Duello nel Texas - Gringo (Review Scherpschutter)

From The Spaghetti Western Database


A key movie in the history of the genre. It was the first western produced by Jolly Films, the production company of Arrigo Colombo and Giorgio Papi, who would also produce, one year later, A Fistful of Dollars. For this reason this is often called the first spaghetti western. European westerns from an earlier date (there were quite a few) were either predominantly Spanish or had not enough characteristic elements to be labeled as a spaghetti western. The movie was co-written and co-produced by the mysterious Albert Band/Alfredo Antonini, a recurring name in the early days of the genre and two other people involved in the production would make a considerable contribution to Sergio Leone’s landmark movie A Fistful of Dollars: cinematographer Massimo Dallamano (‘Jack Dalmas’) and composer Ennio Morricone (‘Dan Savio’).

It’s nice to see that the this pre-Leone western is already set in and around an American-Mexican border town. The location was probably chosen to ‘explain’ the look of the Spanish cast members and extras, but it offered the screenwriters the opportunity to add a few anti-racist touches to the story. Harrison plays 'Gringo Martinez', a white man who was adopted as a child by a Mexican family now living north of the border; he had left the heard of the family and crossed the border to help the poor in the Mexican Civil War. Coming home, he discovers that his father was killed and the family gold stolen. His adopted brothers have seen the three men responsible for the crime, but Mexicans have become second-rate citizens in Texas, and the sheriff is unwilling to investigate the case …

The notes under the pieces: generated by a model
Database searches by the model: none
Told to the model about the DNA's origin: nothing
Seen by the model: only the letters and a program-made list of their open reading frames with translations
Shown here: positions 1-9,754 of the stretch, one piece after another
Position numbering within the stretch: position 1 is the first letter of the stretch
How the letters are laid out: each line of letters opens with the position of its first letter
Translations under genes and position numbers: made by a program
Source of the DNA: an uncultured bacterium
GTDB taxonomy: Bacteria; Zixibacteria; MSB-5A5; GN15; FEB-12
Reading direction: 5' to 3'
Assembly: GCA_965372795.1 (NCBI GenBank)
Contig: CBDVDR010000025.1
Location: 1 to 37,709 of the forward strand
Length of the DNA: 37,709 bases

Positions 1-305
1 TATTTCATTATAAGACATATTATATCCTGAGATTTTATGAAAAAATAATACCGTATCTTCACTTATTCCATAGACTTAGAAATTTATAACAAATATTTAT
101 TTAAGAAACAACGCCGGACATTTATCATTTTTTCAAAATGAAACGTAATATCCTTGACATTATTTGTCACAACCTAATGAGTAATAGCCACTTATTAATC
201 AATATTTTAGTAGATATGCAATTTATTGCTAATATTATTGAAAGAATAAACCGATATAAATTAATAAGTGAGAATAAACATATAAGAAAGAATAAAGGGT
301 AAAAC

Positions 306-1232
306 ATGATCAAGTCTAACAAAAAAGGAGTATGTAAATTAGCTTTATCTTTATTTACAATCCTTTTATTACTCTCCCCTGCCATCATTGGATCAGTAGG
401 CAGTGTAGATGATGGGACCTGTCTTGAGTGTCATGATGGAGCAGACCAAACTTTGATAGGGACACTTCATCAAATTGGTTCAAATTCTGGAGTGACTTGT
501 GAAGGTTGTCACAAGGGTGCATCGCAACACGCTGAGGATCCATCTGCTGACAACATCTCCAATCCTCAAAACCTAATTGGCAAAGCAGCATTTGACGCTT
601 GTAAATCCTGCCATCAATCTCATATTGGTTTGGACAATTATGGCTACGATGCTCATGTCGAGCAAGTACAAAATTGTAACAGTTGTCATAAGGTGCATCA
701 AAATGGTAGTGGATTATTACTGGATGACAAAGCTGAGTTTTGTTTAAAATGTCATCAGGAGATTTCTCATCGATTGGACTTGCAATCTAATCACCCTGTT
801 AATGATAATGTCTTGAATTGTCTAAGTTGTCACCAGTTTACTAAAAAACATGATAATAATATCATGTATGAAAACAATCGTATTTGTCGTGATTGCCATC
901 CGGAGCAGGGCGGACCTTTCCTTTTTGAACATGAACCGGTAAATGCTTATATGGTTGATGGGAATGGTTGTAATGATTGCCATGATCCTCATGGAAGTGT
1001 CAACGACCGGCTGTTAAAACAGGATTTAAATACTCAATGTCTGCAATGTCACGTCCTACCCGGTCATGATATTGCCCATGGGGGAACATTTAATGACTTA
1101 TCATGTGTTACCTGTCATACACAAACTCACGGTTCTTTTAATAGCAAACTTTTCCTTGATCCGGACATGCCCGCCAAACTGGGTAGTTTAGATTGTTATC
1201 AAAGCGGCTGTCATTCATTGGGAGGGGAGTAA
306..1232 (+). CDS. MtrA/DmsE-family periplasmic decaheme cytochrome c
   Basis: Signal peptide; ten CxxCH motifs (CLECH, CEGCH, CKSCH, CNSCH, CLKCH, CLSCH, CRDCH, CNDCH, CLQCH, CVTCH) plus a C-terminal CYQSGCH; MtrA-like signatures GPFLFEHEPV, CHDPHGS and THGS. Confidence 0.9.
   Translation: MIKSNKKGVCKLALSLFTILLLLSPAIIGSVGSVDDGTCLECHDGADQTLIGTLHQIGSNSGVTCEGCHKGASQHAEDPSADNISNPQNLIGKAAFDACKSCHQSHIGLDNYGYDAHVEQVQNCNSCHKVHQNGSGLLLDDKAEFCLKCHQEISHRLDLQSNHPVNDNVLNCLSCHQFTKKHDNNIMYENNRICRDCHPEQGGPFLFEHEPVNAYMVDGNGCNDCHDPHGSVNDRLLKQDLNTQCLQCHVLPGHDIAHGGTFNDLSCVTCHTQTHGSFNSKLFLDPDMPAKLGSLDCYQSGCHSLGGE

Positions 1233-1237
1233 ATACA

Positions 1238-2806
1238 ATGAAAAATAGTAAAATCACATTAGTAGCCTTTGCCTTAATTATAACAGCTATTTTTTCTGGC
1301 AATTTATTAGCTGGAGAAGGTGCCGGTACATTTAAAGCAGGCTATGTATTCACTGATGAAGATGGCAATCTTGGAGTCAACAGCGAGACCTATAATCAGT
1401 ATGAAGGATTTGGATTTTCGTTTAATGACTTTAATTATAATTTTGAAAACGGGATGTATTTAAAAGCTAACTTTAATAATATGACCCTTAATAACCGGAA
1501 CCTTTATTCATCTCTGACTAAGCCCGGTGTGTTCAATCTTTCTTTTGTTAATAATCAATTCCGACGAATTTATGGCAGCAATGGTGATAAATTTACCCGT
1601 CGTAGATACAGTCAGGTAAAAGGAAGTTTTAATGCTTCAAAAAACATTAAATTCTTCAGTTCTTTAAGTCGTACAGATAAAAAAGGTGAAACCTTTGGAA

Duello nel Texas is a transitional movie: it still has a traditional western flavor to it, but it’s seasoned with the anti-racist sentiments of the Karl May movies and the blood-calls-for-blood philosophy of the Italian western. Harrison’s character of a white man sympathizing with people who are subjected to racial prejudice, seems a far echo of May’s Old Shatterhand, but the story turns him into a spaghetti western avenger. The film also has the typical line-up of villainous businessmen and dignitaries, that would become a recurring genre element. With a giggling henchman and even a dash of Zapata (while on Mexican soil), the film almost seems an ouverture to the genre, offering most characteristics in a nutshell, but also in some sort of rudimentary, imperfect form. It’s set in a border town, but the town is full of life, not a ghost town (1). Harrison is not a cynical loner, but a loving son and brother, and Rossi-Stuart looks very much like one of the many rocks stars of the moment who were dreaming of becoming the local Elvis.

Some of the town scenes, with lovely señoritas showing their bare shoulders and clear-skin smiles while flirting with passers-by, are quite good, but apparently director Blasco didn’t know how to handle action scenes, so Mario Caiano was flown over to Spain to do them. Caiano spent five or six days in the company of cinematographer Dallamano (2), and looking at those action scenes, it wouldn’t surprise me if Dallamano had a directional hand in them too. The final duel with Harrison and Rossi-Stuart is a typical main street duel, with odd angles and close-ups, closer to what Dallamano would do with Leone than what Caiano would do himself in Pistols Don't Argue, his next project for Jolly Films. Morricone’s score is a rather classical one, supporting the movie’s action rather than illustrating it. The theme song, A Gringo like Me, is nice, but also more than just a bit cheesy.

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Cast: Richard Harrison, Giacomo Rossi-Stuart, Mikaela, Daniel Martin, Sara Lezana, Rodolfo de Campo, Augustàn Gonzalez, Aldo Sambrell, Tito Garcia, José Calvo - Director: Ricardo Blasco, Mario Caiano - Cinematography: Massimo Dallamano - Music: Ennio Morricone

View Database Page | Available DVDs | Duello Nel Texas - Special

Review A | Review B

--By Scherpschutter